Real Connection

[mk_dropcaps style="fancy-style"]W[/mk_dropcaps]hile listening to a sermon podcast by Ps. Kris Vallotton recently he mentioned a quote by Robin Williams that struck deep. [mk_blockquote style="line-style" font_family="none" text_size="16" align="center"]"I used to think that the worst thing in life was to end up alone. It's not.  The worst thing in life is to end up with people who make you feel alone."  [/mk_blockquote]

This is both very sad, but also very true.  The deep desire we all have to belong.  To not only know others, but to be known is hard wired into our being.  We all have it.  It may be more obvious in some than others, but that is what we are built for.  Relationship. In thinking about this quote there really are two contributing factors that help foster belonging so we develop real connection.

The first being the environment we are in.  Who we choose to hang around.  The quality of people we seek to connect with plays a significant part in this.  The other factor however is where we will focus today.

The second contributing factor that helps us to develop real connection with others has nothing to do with others.  In the Bible it is written

[mk_blockquote style="line-style" font_family="none" text_size="16" align="center"]“You shall love your neighbor as yourself,”[/mk_blockquote]

Romans 13:9 sets up this commandment by stating  "..and if there is any other commandment, are all summed up in this saying, namely, “You shall love your neighbor as yourself.” That adds some serious weight to the importance of a healthy relationship with....


Truthfully, when I hear terms like "self care," "self love," "be gracious with yourself"  part of me cringes a little.  Not because I don't believe they are important, but like most things that are really important if misused it causes serious damage.  With social media and Hollywood culture what is healthy about "self love" has been portrayed as nothing more than pride, ego, and narcissism.  That is the exact opposite of what this kind of love really is.  The kind of love mentioned here is a recognition of the value, the uniqueness, the pure providence that all came together to make you and I.  If we don't master this first, how we love others gets diluted, morphed, and even perverted if we aren't careful.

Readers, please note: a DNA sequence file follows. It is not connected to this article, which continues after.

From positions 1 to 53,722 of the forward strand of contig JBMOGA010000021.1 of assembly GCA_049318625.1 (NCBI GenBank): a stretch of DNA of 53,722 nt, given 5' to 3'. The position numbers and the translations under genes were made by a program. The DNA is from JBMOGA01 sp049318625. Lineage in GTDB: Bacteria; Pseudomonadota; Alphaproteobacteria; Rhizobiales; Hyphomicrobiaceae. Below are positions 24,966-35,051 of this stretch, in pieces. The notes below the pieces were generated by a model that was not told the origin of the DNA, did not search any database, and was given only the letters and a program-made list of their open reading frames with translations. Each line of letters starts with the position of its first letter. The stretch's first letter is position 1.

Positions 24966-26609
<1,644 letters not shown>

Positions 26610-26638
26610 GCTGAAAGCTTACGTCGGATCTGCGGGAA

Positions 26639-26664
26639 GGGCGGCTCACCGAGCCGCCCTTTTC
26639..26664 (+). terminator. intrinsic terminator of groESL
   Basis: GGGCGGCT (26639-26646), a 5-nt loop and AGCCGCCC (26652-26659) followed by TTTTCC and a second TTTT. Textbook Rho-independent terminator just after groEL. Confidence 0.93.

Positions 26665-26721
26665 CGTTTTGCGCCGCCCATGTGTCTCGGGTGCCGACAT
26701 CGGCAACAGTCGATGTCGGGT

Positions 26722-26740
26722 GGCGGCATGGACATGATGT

We do have a bent to become selfish if we aren't careful.  This kind of love is different because the purpose doesn't end with us.  Establishing a healthy loving relationship with ourselves actually makes room for us to love others healthfully and bring more value to every interaction.  We no longer are consumed with what we can get from someone else, but we see more clearly the value and significance of others.

Think of it like this... how much easier is it for you to tend to someone else's needs when yours are met.  Imagine with me for a second how you interact with others when you're hungry and are in need of food.  You aren't going to be as pleasant.  That is why we made up the word "Hangry."  Rather, once you're full you're much more willing to help another person find and get food because your need has been met.  The same goes for love.  When we know regardless of another's actions we are loved by God first, and we share that feeling toward ourselves, we are freed up to love others out of an abundance not lack.

My prayer for us today is that we stop working so hard to prove our value and significance!  Instead, by the help of our Heavenly Father, I pray we each uncover the well of love we can draw from that allows us to be overflowing with love that we can share love freely and without agenda with others.